Explaining this distinction grows tiresome after a while. I'm relieved that most U.S. liberals are now starting to call themselves "Progressives", now that they've managed to associate so many negatives with Liberalism.

On Son #2 going to GMU.... Now that I can look back on my life and career path, I can't honestly claim that I wish I'd gone to major in Economics at GMU. But I'd have a lot less catching up with reality to accomplish if I'd done so. Russell Roberts, Don Boudreaux, and a host of other Free Market demigods all teach there.

My mental image of the place: You walk into class and everyone is wearing white robes, sitting in a circle at the feet of a toga-clad Master of All Knowledge. Every once in a while, a teacher or a student is caught advocating an import quota, and is forced to drink hemlock.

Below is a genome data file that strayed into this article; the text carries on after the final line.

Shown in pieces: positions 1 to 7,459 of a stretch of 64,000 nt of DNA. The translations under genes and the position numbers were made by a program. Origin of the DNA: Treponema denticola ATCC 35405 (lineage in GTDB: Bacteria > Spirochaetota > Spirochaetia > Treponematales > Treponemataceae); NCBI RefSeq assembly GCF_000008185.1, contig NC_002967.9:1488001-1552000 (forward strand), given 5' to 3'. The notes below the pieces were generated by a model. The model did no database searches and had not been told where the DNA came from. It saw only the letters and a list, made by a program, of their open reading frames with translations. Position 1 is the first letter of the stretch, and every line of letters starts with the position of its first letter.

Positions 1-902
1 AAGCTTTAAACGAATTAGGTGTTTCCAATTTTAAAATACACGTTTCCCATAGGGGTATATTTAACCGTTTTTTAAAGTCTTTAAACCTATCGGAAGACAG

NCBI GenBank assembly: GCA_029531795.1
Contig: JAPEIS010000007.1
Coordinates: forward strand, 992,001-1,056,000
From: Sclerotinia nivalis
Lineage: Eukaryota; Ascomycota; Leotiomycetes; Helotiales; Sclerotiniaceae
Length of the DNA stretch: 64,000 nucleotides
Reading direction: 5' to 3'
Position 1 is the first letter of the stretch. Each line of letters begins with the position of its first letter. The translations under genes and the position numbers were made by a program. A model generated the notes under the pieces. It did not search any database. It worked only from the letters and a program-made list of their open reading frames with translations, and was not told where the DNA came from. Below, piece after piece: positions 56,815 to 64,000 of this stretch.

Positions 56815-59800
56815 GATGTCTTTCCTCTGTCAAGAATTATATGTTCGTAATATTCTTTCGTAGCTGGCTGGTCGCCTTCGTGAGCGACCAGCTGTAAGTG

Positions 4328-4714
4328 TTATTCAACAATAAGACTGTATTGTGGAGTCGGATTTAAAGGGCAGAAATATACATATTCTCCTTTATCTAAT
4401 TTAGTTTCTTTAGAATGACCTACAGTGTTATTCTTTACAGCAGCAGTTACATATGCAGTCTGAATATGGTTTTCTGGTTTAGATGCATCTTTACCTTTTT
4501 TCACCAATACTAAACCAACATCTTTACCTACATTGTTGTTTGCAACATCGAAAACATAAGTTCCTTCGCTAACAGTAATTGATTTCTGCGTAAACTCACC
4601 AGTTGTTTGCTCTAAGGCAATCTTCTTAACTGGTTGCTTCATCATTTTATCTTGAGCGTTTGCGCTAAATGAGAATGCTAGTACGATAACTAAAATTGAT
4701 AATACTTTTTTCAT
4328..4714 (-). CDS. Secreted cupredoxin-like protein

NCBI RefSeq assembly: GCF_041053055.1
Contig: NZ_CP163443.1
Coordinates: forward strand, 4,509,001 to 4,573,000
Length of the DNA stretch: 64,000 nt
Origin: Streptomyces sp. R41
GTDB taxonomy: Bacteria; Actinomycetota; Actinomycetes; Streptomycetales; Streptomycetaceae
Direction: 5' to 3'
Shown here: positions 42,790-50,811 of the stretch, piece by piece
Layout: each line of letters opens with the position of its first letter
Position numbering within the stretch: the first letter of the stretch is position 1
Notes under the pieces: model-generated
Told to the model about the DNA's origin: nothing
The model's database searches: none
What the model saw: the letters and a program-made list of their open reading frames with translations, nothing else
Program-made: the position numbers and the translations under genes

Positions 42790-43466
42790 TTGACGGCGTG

Dr Ralph said...

WS and TLG: My father was/is a Barry Goldwater Republican - and you see how I turned out. Despite that, the seeds of my own Liberal (Progressive) world view were planted by my father's sense of tolerance and fair play.

If Son of Ralph (gasp) turns Libertarian on me, it will be (I'm guessing) because the Libertarian Party espouses views on a lot of social issues that I've worked hard to teach my children.

If GMU does turn him, I will see it as a failure on my part, not his.

And the Ayn Rand Institute? Brr...I just felt a cold chill run down my spine.

TarrantLibertyGuy said...

Oh and speaking of 'The Price of Things...'

I notice your blog is worth over $57K - or so says the scientically sound 'blog-o-meter' on the side of you post.

Talk about gouging! :-)

TarrantLibertyGuy said...

And Dr. Ralph...

If you're son is a libertarian, it's nothing the GMU professors said and it's not a failure on your part. In fact approximately 10% of any culture's population is libertarian. Nothing going against religion or nature... I think it can be shown that they were 'just born that way'. Once I came out of the political closet to my mom, she was fairly accepting. However, she did say "I'm just glad your father isn't alive to see this. He'd never understand."

Just hug your son whichever his political preference...

With Libertarian Pride,